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Fiddle Tunes and Fiddlers in the Berea Sound Archives

Fiddle Tunes and Fiddlers Research Guides

The fiddle recordings in the Berea Sound Archives are especially strong in documenting Kentucky’s older generation fiddlers. The work of musician-researchers Bruce Greene, Steve RiceJohn HarrodBarbara Kunkle, and Jeff Titon in many instances document fiddle tunes and playing styles that date well back into the 1800s. Predominant tune sources for the fiddlers they recorded include minstrel stage music, Civil War military music, and the dance music of Britain, Ireland, and in some instances, France and Germany. Nonetheless real but less well documented, are the musical interchanges with African and Native Americans. Other states represented in the work of these researchers and others include Alabama, Georgia, North Carolina, Tennessee, Virginia, and West Virginia.

Where Kentucky Fiddle Tunes Come From

A useful perspective from which to explore a large portion of Berea’s fiddle recordings, are the three broad regional traditions identified by Jeff Titon in Old-Time Kentucky Fiddle Tunes (University Press of Kentucky, 2001).
Northeast Counties
The more elaborate melodies that became common in the northeast tended to not be well suited to the banjo.
Representative fiddlers from this region include Alfred Bailey (Bath County), Darley Fulks (Wolfe County), and Santford Kelly (Morgan County.)
Southeast Counties
Fiddle-banjo duets were particularly prevalent in the southeast but the solo tradition was also well represented among fiddlers born as late as the 1880s and 1890s.
Representative fiddlers from this region include Estill Bingham (Bell County), John Morgan Salyer (Magoffin County), and Effie Pierson (Owsley County), and Hiram Stamper (Knott County).
South-Central Kentucky Counties
Playing styles found most commonly in the south-central region include fiddle-banjo combinations associated with African-Americans prior to the Civil War. There is also an even older tradition of solo fiddle tunes not well suited to banjo.
Representative fiddlers from this region include Doc Roberts (Madison County),  Clyde Davenport (Wayne County),  Jim Bowles (Monroe County),  Isham Monday (Monroe County), 
Davenport’s playing includes both styles. Bowles tends mostly toward the African-American and Monday more toward the solo style. Doc Roberts is particularly notable for the extent to which he merged more modern styles with his older repertoire, much of which came from African American fiddlers of his acquaintance.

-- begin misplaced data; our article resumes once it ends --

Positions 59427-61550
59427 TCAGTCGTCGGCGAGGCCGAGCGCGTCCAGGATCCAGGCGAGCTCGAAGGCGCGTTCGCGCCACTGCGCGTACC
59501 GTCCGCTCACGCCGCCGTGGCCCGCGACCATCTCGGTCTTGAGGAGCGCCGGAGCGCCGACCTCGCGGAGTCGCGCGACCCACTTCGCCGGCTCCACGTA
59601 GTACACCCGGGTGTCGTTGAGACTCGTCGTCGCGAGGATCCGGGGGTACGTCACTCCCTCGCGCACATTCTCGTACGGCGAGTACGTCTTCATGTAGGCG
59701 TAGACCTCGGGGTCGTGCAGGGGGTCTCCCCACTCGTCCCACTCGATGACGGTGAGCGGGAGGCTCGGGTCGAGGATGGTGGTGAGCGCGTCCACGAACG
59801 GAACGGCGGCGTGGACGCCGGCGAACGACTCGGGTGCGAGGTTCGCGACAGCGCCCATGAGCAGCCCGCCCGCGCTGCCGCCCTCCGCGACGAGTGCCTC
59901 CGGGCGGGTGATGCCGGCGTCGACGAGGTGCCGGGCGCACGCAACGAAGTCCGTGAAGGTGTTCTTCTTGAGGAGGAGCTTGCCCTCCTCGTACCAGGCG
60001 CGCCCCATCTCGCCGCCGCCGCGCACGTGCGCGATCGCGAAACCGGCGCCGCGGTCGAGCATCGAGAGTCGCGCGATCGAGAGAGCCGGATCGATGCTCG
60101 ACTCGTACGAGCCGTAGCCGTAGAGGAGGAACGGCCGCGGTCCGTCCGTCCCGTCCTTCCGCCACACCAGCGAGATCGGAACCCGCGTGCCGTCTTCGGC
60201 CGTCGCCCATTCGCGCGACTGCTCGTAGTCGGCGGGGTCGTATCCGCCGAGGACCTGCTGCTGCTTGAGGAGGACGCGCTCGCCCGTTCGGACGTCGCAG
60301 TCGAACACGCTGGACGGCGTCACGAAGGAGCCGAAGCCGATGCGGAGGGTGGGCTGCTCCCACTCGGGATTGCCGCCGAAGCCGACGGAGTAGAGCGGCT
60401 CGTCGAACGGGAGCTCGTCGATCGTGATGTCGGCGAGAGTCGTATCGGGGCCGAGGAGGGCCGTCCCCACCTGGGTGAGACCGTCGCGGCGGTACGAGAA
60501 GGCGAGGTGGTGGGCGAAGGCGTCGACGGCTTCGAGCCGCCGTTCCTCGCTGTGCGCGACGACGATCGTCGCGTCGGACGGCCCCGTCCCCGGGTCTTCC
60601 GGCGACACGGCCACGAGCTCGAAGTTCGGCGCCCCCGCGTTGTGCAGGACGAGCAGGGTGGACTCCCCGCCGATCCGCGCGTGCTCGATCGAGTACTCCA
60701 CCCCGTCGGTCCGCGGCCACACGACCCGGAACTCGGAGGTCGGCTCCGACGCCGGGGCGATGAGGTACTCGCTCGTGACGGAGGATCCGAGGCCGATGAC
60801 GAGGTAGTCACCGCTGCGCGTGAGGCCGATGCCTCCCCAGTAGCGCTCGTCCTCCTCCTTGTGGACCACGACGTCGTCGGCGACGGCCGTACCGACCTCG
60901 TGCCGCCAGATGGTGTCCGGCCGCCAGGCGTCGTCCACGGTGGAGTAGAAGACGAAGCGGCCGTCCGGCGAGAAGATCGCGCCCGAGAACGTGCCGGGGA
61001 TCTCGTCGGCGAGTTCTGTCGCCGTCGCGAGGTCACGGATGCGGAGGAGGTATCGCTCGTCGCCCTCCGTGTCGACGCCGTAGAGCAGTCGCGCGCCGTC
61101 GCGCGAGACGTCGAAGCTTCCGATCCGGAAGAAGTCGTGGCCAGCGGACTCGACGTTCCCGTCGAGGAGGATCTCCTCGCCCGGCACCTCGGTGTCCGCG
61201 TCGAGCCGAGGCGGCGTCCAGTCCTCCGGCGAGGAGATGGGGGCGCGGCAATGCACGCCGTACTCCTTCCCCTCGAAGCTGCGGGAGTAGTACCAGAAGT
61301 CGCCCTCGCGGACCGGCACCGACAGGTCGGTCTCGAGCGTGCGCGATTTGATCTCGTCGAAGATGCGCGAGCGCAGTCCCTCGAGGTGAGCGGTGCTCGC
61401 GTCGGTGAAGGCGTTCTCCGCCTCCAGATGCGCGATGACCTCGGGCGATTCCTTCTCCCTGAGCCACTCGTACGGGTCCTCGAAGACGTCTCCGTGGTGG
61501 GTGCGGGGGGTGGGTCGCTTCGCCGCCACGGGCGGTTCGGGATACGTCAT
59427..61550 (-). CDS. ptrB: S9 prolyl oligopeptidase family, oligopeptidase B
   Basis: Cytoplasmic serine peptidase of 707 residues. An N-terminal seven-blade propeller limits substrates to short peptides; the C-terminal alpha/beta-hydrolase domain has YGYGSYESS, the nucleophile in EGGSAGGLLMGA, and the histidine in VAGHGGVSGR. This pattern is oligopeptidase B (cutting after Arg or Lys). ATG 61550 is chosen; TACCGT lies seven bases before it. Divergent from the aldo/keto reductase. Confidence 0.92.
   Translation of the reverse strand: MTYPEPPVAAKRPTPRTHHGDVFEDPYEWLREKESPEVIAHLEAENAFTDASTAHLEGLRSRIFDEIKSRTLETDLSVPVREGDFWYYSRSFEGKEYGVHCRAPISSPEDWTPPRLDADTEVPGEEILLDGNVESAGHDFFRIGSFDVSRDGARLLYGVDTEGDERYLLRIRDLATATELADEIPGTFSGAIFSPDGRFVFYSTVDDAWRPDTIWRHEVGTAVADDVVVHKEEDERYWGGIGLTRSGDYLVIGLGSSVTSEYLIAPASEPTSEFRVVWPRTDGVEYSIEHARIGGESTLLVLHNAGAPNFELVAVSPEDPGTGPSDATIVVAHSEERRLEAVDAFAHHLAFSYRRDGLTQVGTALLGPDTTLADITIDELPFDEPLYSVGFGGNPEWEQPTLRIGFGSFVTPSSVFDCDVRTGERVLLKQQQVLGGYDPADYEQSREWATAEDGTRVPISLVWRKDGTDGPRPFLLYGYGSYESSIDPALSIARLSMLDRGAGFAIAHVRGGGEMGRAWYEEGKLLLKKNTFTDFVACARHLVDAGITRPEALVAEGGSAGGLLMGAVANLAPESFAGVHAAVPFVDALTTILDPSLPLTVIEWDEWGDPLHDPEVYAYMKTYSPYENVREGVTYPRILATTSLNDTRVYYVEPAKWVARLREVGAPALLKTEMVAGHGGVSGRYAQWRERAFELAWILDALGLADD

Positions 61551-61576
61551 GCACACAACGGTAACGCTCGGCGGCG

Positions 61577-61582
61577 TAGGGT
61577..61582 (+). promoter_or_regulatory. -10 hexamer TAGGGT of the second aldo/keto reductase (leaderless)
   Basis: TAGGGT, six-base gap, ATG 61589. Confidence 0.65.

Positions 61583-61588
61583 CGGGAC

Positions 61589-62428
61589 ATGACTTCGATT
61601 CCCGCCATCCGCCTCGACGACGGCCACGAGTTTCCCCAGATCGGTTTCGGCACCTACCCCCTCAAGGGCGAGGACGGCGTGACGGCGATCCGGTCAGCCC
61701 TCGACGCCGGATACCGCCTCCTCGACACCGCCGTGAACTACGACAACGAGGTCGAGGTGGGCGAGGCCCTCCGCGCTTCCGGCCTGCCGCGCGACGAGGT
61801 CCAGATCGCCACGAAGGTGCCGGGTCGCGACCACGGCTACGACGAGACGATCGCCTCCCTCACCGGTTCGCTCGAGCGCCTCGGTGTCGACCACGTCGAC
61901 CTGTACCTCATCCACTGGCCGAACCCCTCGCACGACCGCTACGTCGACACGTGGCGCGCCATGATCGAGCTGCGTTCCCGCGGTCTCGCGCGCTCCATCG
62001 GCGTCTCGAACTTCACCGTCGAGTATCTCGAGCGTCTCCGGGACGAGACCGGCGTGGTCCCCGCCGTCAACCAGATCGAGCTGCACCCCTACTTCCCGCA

Selected Fiddlers - How They Do What They Do

Hiram Stamper (1893-1992) is one of the many older generation Kentucky fiddlers documented in Hutchins Library's sound recordings collections. Selected recordings with biography and description of Stamper's playing style by Bruce Greene.
Ernie Carpenter and Melvin Wine: West Virginia Fiddling Traditions. Recordings with analysis and tune transcription by 2008 Sound Archives Fellow, Eric Strother.
Selected Kentucky fiddle tunes. Chosen by 2008 Sound Archive Fellow Alan Jabbour to feature interesting tunes and variants, and to highlight key elements of performance style. Recordings with tune transcriptions and detailed commentary on repertoire, tune genres, and playing style.
Selected Kentucky and West Virginia fiddle tunes. Chosen by 2006 Sound Archives Fellow Erynn Marshall because they are of a kind almost never included in music books and tune collections. Recordings and tune transcriptions.
Bill Livers was born in Monterey, Owen County, Kentucky, He was sixty when he performed at the 1975 Celebration of Traditional Music backed by the white revivalist Red Hot String Band. As have been the majority of African American performers at the CTM, he was a songster who played tunes from a wide variety of traditional and popular music genres he heard growing up.
Earl White started playing fiddle in 1974 and spent long periods collecting fiddle tunes in the mountains, mostly from white fiddlers who at times credited black sources for some tunes and stylistic elements. One such tune is “Riley and Spencer” which White learned from Tommy Jarrell. Others of his extensive repertoire played at Berea include “Mole in the Ground,” and “Fire On the Mountain” along with more recent old time-style tunes that do not have explicit connections with black traditions.

Fiddlers in Their Own Words

John Harrod An extensive interview with Appalachian Sound Archives Fellow Scott Prouty covering how Harrod got started playing and collecting, and the varying repertoire and playing styles of the many fiddlers he has recorded.
Bobby Taylor of Kanawha County, West Virginia is a 4th generation fiddler.  With L. Scott Miller, he performs and talks about his repertoire and playing style.
Bruce Greene talks about moving from New Jersey to Kentucky in the 1970s to learn and collect old time fiddle tunes. Included are his memories of meeting and getting to know fiddler Hiram Stamper and working to preserve home recordings of John Salyer.  Originally aired on BBC Radio 4 in 2008.
Jake Krack graduated from Berea in 2007. He performs and talks about his musical influences in this campus performance and more recently at the Pocahontas County Opera House.

Selected Fiddle Tune Books & Journals